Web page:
Their Foundation seeks justice for victims of torture and abuse;
Works towards the restoration of the rule of law where it has been demolished;
Assists those forced to live in extreme poverty with survival skills.
Brings hope where there is only despair in Zimbabwe
The goal of The Mike Campbell Foundation is:
'To promote and protect the rule of law and to uphold basic human rights that should be fundamental to society.'
Their ultimate vision is the elimination of infringements of human rights in Zimbabwe. Their goal is to also support victims of human rights abuses, in particular displaced and dispossessed farm workers who are in dire straits as a result of gross human rights abuses arising from the program of land seizures. These have devastated Zimbabwe, which formerly had the highest farming productivity in Africa.
Mike Campbell was the Zimbabwean commercial farmer and conservationist who, with his son-in-law, Ben Freeth, took President Robert Mugabe to court over his programme of land seizures, both in Zimbabwe and by appeal to the Tribunal of the Southern African Development Community (SADC) The SADC Tribunal’s landmark judgement of November 2008 was in his favour and against the Zimbabwean Government.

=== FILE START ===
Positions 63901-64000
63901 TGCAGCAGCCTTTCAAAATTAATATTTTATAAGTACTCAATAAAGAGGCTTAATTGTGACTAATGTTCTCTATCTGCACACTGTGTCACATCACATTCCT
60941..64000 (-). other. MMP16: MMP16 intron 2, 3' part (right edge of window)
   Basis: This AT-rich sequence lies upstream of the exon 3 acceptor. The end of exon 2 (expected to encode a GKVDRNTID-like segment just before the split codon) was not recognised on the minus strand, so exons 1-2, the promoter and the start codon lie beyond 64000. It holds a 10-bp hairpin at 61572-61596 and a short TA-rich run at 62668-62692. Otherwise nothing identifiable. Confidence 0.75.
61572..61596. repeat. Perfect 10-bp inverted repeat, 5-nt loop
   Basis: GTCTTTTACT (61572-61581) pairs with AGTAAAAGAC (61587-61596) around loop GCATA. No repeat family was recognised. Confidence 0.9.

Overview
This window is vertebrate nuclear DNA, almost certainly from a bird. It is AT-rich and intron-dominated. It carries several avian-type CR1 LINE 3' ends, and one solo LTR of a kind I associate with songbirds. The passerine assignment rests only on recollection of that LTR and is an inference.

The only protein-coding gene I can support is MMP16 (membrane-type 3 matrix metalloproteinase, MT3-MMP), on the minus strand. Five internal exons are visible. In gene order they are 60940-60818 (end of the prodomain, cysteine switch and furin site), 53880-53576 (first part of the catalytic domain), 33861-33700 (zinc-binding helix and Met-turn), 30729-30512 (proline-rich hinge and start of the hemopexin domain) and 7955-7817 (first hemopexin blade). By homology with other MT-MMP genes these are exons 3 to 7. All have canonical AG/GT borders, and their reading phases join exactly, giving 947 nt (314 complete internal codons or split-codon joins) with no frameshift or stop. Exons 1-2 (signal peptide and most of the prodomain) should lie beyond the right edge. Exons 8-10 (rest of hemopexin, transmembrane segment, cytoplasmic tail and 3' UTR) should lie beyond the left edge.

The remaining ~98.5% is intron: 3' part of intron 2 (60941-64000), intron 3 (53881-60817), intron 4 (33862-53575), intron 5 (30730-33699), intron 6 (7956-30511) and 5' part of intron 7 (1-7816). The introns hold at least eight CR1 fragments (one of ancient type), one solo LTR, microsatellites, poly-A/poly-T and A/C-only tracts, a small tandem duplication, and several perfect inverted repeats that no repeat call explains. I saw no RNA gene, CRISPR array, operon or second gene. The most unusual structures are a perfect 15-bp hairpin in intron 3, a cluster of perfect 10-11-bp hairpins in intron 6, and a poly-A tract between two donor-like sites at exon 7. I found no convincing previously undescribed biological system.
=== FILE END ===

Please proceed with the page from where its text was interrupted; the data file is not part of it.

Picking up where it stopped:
Mike Campbell’s fight through the courts is told in the award-winning documentary film, "Mugabe and the White African", www.mugabeandthewhiteafrican.com
and the book of the same name, www.lionhudson.com
(UK version) or www.randomstruik.co.za
(South African version).
Mike Campbell and Ben Freeth have worked tirelessly on justice issues for the people of Zimbabwe for the last ten years. Their abduction and torture after the Presidential run-off election in June 2008, carried out by militia acting on behalf of the authorities, resulted in the death of Mike Campbell in April 2011.
Following his death, the Mike Campbell Foundation (MCF) was formed and registered as a charity in the UK, with a Board of Trustees which includes Elize Angula, the dynamic Namibian lawyer who featured in the film.